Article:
Our travels across the bay often bring us upon roving schools of jack crevalle. These bruisers of the bay are great fun to catch-and-release on tackle of appropriate size. They can be found in numerous areas from deep, open water to shallow shorelines. Their near constant roaming and changing of location daily keeps this hunt very interesting. The ferocity a school of jacks can display as they compete to inhale a rapidly moving topwater is phenomenal.

Subtle changes

September is one of the most significant transition months for gamefish on the Texas coast. The decreasing hours of daylight, cooler water temperatures and light frontal passages all contribute.

Concentrations of several species begin to migrate toward the warmer waters of the gulf. Baitfish and gamefish alike move toward the jetties and passes leading out of the bays. Many times schools of each stage along these channels waiting for a signal, maybe a primal instinct, telling them to leave the bay systems. Until they are signaled, they feed heavily in staging areas.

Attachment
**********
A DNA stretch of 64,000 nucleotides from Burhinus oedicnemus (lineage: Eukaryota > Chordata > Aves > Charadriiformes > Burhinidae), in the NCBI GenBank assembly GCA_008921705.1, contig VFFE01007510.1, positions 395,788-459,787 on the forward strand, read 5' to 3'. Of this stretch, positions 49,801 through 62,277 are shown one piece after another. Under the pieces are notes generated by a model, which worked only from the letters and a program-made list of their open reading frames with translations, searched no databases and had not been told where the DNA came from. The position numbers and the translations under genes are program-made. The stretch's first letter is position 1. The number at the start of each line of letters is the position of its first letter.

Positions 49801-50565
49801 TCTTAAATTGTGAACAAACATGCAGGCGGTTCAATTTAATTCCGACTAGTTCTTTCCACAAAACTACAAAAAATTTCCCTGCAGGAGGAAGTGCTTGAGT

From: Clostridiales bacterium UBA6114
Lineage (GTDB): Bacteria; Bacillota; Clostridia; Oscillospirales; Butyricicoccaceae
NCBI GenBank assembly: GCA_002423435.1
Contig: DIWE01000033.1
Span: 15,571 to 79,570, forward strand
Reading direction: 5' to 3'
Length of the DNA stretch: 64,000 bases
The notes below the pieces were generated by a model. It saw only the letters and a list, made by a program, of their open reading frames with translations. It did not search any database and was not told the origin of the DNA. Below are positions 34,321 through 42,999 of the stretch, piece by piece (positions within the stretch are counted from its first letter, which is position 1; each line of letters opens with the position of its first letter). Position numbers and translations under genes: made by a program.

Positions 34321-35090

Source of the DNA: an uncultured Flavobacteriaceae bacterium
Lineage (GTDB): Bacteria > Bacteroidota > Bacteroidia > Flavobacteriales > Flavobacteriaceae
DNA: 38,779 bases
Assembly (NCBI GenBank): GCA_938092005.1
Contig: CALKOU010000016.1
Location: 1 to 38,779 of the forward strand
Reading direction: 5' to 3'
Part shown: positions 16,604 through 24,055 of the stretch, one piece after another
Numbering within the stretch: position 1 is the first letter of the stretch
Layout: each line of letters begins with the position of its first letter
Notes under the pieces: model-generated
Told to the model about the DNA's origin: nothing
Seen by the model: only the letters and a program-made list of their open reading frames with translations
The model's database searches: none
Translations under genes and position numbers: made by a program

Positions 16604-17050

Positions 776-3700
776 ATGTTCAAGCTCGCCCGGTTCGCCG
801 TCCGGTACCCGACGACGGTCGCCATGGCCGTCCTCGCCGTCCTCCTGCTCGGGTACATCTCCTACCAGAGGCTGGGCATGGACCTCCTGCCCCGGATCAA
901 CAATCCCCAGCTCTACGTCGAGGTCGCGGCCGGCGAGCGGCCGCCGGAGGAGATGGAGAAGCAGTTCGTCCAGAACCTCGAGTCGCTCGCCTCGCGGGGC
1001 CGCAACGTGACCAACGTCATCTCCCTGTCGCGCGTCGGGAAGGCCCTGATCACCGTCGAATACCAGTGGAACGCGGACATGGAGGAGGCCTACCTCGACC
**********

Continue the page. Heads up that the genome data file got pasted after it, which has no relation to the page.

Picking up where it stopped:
The same pattern evolves in fish that inhabit nearshore gulf waters, they too school up and make ready for a move to a warmer climate. Glass minnows, mullet and dusky anchovies pull together in tight schools for safety. These schools are formed for protection in numbers, but at the same time allow for easy detection and interception by predators.

As the month matures, the seasonally migratory species head toward warmer waters, either farther offshore or further south along the beach. You can expect Spanish mackerel, little tunny, mangrove snapper, ladyfish, jack crevalle, shark and tarpon will all be on the move.

Finding the fish

Like I always say, "Find the current, find the bait, find the fish." It is basically that simple. Find areas that the current concentrates the bait by pulling or pushing them into a channel or against a shoal. When the bait stacks up in these areas the predators have a much easier time locating and feeding on them.

Focus on Redfish

Early in the month redfish will start schooling along bay shorelines. Groups of fish will come together to form a ravenous traveling mass. As the reds move toward the gulf they grow in numbers and become very predictable targets for anglers. Wave after wave of fish concentrate where the food source is stacked the thickest close to the gulf passes.